Revisiting the SECURE Act’s Lifetime Income Disclosures
Way back in December of 2019, the SECURE Act was passed into law and made significant changes to retirement benefit plans. It is easy to forget about the SECURE Act after the CARES Act and seemingly endless flow of administrative guidance that has come out since the national emergency caused by the coronavirus pandemic. But the Department of Labor has brought the SECURE Act back to the main stage after it issued the interim final rule this week on lifetime income illustrations.
Section 105 of ERISA requires administrators to provide participants with periodic pension benefit statements. Defined contribution plans must issue these statements at least once each calendar year, or once each calendar quarter if the plan allows participants to direct their own investments in their individual accounts. The benefit statements must provide participants of defined contribution plans with their account balances, and now, due to an addition made by the SECURE Act, must provide lifetime income disclosures. The SECURE Act required the Department of Labor to provide administrative guidance on these disclosures, and right on time the interim final rule (the “IFR”) was issued.
The Department of Labor explains through the IFR that the lifetime income illustration’s purpose is to help participants better understand their retirement savings as a vehicle for income replacement during retirement. To achieve this goal, the lifetime income disclosure must provide illustrations of a participant’s account balance converted to a single life annuity and qualified joint and survivor annuity (QJSA). In addition to the illustrations, plan administrators must also provide various explanations about the estimated lifetime income payments.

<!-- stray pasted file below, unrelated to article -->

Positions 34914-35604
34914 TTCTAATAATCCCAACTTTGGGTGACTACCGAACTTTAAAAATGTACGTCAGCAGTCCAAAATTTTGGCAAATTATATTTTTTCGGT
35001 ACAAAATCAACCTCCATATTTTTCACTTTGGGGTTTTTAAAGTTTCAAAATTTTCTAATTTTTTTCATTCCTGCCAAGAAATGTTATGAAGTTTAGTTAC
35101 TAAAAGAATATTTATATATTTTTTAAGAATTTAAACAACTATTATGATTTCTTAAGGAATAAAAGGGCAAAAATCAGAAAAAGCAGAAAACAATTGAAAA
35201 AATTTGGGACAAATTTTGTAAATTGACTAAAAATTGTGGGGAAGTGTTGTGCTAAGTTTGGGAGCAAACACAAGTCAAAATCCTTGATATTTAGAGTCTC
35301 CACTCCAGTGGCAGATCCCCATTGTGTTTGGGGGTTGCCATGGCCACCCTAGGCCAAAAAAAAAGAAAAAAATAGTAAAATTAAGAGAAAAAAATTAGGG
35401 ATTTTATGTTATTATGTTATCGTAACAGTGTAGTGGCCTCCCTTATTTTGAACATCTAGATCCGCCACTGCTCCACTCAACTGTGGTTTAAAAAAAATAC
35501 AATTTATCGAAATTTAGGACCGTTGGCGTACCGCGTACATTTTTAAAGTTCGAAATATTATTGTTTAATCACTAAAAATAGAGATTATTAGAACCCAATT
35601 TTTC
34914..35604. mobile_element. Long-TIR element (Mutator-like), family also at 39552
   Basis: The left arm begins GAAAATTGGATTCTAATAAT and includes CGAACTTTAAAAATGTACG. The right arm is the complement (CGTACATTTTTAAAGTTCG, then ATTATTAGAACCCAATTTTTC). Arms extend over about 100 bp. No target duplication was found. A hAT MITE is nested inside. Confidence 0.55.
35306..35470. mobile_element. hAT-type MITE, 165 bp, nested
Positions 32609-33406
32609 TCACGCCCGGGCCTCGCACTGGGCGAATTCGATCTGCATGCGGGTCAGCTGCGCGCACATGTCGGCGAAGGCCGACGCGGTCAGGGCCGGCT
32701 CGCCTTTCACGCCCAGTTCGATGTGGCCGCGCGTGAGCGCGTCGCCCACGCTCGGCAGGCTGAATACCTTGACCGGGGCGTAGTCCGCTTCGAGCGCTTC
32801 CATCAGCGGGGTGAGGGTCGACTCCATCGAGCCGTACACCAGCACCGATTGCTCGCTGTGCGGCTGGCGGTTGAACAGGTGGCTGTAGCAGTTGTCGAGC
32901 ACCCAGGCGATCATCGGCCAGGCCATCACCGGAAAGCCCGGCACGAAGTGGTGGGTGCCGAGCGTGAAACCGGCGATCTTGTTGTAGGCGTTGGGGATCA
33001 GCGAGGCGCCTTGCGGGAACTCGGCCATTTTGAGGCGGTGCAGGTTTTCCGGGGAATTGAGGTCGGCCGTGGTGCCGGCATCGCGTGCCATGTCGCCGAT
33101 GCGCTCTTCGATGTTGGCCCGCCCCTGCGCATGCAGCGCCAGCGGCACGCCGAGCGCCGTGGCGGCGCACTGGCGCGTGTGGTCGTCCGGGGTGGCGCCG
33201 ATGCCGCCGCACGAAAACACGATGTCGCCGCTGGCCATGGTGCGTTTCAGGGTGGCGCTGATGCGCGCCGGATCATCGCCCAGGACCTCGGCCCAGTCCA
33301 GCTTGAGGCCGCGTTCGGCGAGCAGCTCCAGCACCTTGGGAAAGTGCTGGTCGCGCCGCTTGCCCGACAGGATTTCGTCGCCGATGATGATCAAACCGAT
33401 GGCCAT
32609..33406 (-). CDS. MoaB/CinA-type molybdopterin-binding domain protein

The IFR provides model language that can be used for the required explanations, as well as assumptions plan administrators can use to calculate these illustrations, including assumptions for the participant’s commencement date and age, spousal and survivor benefits, interest rate, and assumed mortality. The IFR assumptions can be used by any defined contribution plan, regardless of whether a single life annuity or QJSA are offered under the terms of the plan. Lastly, plans that offer in-plan distribution annuities through a contract with a licensed insurer also have the option to base the lifetime income illustrations on the actual terms of the plan’s insurance contracts. However, the IFR only provides ERISA liability relief for providing a lifetime income illustration for plan fiduciaries that use both the IFR assumptions and the IFR’s model language.
The IFR will be effective 12 months after its publication in the Federal Register, but the EBSA intends to issue a final rule in advance of the IFR effective date. We will continue to provide updates on this issue as they become available. If you have questions on this of any other employee benefits topic, please contact one of Graydon’s Employee Benefits attorneys.